Politically correct? Nope. Bashed by an angry
The comments received didn't focus exclusively on any aspect of the article; they were vast, varied and interesting.
Mary Lou shared a positive story about a widower, since deceased, who had become her best friend, although she stressed, "not a friend with benefits." Her comments about the widower were so positive, I added them to the "Widower Dating" ebook I published last week. Here is the link to that page:
Marta said, "Gale's Red Cross woman story made me laugh." She went on to share a tale of having dinner with a woman friend, during which the friend showed Marta proof that the man she was living with and engaged to had contacted the woman friend on an Internet dating site.
Marta added, "Angered and adrenaline-fueled, I drove home, and with one arm, picked up this much taller and heavier man by his belt and lifted him out the front door in one fluid motion. I could not move my arm the next day, but the feeling of satisfaction and look of shock on his face when I told him I knew ALL was worth it."
I smiled, picturing Marta doing that; I was enjoying your responses.
Ghazala asked if I could provide information about singles cruises. I replied that I would research the topic and told her to check out Marge's Tours on the Internet Marge's Tours Website. Marge is one of our readers and a wonderful hostess,--people love touring with her--but her tours are not singles tours.
I added, "In April, I will be doing an article or two about a cruise that my partner Greta and I are taking, which will include observations of the appropriateness of singles activities on board. We're taking the Holland America Line from Rome through Croatia and the Greek Isles for ten days."
The editor of the newspapers I write for in Southern California -the Dana Point News and other papers--has asked that I write a series of articles about the challenges of traveling now that my partner and I are older.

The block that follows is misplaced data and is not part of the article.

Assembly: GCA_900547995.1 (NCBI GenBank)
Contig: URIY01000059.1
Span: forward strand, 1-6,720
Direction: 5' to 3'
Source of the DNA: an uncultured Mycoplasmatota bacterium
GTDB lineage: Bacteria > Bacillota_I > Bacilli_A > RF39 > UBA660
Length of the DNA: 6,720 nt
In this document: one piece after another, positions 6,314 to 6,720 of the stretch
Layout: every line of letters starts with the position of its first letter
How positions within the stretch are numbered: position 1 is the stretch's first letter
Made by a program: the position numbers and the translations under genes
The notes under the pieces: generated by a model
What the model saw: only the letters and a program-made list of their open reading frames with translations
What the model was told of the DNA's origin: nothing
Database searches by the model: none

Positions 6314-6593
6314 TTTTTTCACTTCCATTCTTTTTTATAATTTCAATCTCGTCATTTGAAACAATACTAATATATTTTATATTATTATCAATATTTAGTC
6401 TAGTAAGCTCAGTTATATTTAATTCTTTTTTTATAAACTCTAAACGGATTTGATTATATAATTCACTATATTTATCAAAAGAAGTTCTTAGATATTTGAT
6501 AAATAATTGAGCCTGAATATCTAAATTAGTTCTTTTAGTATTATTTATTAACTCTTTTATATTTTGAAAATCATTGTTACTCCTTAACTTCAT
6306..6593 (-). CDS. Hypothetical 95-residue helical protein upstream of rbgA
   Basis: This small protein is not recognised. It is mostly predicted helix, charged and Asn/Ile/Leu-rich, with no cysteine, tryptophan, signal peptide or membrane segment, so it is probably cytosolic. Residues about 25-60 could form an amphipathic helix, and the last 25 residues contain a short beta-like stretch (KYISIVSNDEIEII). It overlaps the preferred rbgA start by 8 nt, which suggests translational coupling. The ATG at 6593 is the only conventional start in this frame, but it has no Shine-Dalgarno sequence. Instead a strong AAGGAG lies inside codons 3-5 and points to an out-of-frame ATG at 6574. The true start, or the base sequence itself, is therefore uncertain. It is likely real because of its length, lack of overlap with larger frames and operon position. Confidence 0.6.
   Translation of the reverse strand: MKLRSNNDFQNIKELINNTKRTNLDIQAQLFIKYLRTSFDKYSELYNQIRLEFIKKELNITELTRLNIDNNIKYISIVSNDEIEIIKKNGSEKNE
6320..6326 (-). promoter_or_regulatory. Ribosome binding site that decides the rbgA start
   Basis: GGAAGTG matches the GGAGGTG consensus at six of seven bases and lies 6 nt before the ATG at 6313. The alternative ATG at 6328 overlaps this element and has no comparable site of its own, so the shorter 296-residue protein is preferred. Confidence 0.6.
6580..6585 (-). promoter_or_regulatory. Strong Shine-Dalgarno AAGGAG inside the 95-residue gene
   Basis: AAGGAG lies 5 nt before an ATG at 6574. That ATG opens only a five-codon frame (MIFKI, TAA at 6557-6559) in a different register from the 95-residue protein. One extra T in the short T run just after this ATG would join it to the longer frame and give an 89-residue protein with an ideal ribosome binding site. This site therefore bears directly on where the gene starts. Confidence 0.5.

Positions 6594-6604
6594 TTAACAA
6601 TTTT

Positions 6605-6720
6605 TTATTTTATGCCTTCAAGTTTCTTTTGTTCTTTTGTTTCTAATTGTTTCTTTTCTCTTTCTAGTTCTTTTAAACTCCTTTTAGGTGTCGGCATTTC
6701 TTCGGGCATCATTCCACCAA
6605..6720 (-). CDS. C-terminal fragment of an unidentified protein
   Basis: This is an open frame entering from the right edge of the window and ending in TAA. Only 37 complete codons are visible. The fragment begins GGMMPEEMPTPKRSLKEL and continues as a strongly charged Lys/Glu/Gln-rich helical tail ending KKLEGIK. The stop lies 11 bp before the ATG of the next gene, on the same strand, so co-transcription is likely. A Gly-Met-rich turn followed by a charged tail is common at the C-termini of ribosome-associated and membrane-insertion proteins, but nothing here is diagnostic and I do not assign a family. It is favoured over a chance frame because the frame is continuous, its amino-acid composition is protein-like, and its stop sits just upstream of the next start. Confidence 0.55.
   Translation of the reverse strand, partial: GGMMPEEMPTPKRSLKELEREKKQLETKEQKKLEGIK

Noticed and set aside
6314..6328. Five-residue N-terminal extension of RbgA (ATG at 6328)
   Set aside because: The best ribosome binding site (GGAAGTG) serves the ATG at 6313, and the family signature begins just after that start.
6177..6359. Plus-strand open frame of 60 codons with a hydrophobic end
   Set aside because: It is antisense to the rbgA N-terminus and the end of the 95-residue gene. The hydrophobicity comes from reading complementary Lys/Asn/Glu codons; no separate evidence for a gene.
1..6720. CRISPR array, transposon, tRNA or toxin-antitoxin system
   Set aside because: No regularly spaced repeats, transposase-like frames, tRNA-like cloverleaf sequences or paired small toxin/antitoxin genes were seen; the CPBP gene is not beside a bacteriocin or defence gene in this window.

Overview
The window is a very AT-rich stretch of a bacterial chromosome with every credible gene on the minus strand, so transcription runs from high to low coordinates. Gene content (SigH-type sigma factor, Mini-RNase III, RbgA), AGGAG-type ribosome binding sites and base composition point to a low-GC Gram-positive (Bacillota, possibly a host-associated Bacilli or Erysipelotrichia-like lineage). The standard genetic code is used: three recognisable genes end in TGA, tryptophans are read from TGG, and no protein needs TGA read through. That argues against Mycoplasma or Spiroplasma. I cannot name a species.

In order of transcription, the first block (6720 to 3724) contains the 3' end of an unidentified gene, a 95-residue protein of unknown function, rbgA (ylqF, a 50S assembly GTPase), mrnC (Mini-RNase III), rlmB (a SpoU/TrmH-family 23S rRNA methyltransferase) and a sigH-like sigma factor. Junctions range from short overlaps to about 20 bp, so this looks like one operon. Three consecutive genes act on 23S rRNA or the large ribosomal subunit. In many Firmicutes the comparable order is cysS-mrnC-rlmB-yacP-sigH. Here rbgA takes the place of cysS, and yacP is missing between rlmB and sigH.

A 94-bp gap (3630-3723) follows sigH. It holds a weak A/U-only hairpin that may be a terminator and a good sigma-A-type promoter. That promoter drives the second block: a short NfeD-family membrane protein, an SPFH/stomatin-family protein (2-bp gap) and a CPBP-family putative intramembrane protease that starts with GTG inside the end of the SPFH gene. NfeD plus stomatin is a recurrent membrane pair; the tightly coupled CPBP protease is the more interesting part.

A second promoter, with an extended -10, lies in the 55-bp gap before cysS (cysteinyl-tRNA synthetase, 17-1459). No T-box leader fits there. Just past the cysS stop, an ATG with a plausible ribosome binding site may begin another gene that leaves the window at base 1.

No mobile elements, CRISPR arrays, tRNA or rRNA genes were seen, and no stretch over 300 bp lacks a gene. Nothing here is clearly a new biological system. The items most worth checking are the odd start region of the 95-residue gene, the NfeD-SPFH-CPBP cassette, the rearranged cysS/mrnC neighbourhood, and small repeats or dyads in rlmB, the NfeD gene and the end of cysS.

Besides the cruise, Greta and I will visit Rome, Greece, and Istanbul for three additional weeks and will be posting our articles to a blog, to which all of you will have optional access.
Back to the comments from last week's newsletter that I was enjoying so much.
Phyllis simply said, "Thanks for the new term," referring to the Red Cross reference.
Donna emailed, "Kudos to your article today." After a few other comments, she added, "Independence with some testosterone now and then can be wonderful."
Dan challenged our readers: "Please stop. Male/Female, Venus/Mars, Ying/Yang, etc. We are human, we are going to make mistakes and hopefully we will learn to move on. Stop living in the past, try to remember the blessings you have and move forward. Where are the positive stories?"
But there was one nagging issue that Saturday morning. I had received a telephone call at my Dana Point, Calif., deli late Friday afternoon that I could not participate in because I was on a very important call with my other former stepson, the brother of the missing stepson.
So the employee who answered the phone, Korbin, a 20-year old, got an earful. He said the call was from one of my newsletter members who lived in the Midwest and she was very upset with the Red Cross reference in the newsletter.
When I opened the final two emails, the hammer came crashing down. Those emails were from the same person who had telephoned the deli. She wrote, in bold red letters, "I am a Red Cross Disaster Team Nurse. The insinuation that someone who allows herself or himself to be taken as a fool is very insulting." There were several more paragraphs in that email.
The second email ordered me, again in bold red letters, to "Change your headline ASAP by identifying Red Cross volunteers and recipients of help negatively does so so so much damage to our cause."
Holy cow! It didn't occur to me that the Red Cross reference would in any way disparage that organization or its volunteers. In fact, I am a regular donor to the Red Cross, particularly with the Haiti and Chile disasters this year, and have donated blood on multiple occasions.
So there you have it. I never know what to expect when I ink a newsletter. I try to be politically correct and walk on eggshells. Guess I didn't quite get it right last week.
© 2010, Tom Blake